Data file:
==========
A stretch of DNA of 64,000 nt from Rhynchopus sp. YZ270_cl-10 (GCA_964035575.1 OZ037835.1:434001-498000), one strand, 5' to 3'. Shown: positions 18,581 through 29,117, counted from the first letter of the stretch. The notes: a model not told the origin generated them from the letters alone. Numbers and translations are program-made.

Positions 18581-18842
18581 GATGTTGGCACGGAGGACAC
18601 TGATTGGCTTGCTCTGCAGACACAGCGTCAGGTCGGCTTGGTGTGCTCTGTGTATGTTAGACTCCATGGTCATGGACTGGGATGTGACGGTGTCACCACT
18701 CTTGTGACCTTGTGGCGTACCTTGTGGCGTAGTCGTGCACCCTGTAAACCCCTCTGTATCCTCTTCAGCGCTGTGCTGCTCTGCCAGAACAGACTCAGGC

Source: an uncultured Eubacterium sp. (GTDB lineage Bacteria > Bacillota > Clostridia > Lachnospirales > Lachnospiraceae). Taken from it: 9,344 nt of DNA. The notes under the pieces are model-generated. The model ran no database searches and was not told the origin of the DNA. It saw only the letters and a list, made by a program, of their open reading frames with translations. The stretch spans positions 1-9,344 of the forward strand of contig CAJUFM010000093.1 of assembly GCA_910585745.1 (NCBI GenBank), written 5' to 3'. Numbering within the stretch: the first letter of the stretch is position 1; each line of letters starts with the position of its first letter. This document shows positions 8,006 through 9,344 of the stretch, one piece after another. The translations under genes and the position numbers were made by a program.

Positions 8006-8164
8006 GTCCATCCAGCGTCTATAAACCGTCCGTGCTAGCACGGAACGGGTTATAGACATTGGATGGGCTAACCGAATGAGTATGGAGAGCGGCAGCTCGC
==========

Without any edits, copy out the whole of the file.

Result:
A stretch of DNA of 64,000 nt from Rhynchopus sp. YZ270_cl-10 (GCA_964035575.1 OZ037835.1:434001-498000), one strand, 5' to 3'. Shown: positions 18,581 through 29,117, counted from the first letter of the stretch. The notes: a model not told the origin generated them from the letters alone. Numbers and translations are program-made.

Positions 18581-18842
18581 GATGTTGGCACGGAGGACAC
18601 TGATTGGCTTGCTCTGCAGACACAGCGTCAGGTCGGCTTGGTGTGCTCTGTGTATGTTAGACTCCATGGTCATGGACTGGGATGTGACGGTGTCACCACT
18701 CTTGTGACCTTGTGGCGTACCTTGTGGCGTAGTCGTGCACCCTGTAAACCCCTCTGTATCCTCTTCAGCGCTGTGCTGCTCTGCCAGAACAGACTCAGGC

Source: an uncultured Eubacterium sp. (GTDB lineage Bacteria > Bacillota > Clostridia > Lachnospirales > Lachnospiraceae). Taken from it: 9,344 nt of DNA. The notes under the pieces are model-generated. The model ran no database searches and was not told the origin of the DNA. It saw only the letters and a list, made by a program, of their open reading frames with translations. The stretch spans positions 1-9,344 of the forward strand of contig CAJUFM010000093.1 of assembly GCA_910585745.1 (NCBI GenBank), written 5' to 3'. Numbering within the stretch: the first letter of the stretch is position 1; each line of letters starts with the position of its first letter. This document shows positions 8,006 through 9,344 of the stretch, one piece after another. The translations under genes and the position numbers were made by a program.

Positions 8006-8164
8006 GTCCATCCAGCGTCTATAAACCGTCCGTGCTAGCACGGAACGGGTTATAGACATTGGATGGGCTAACCGAATGAGTATGGAGAGCGGCAGCTCGC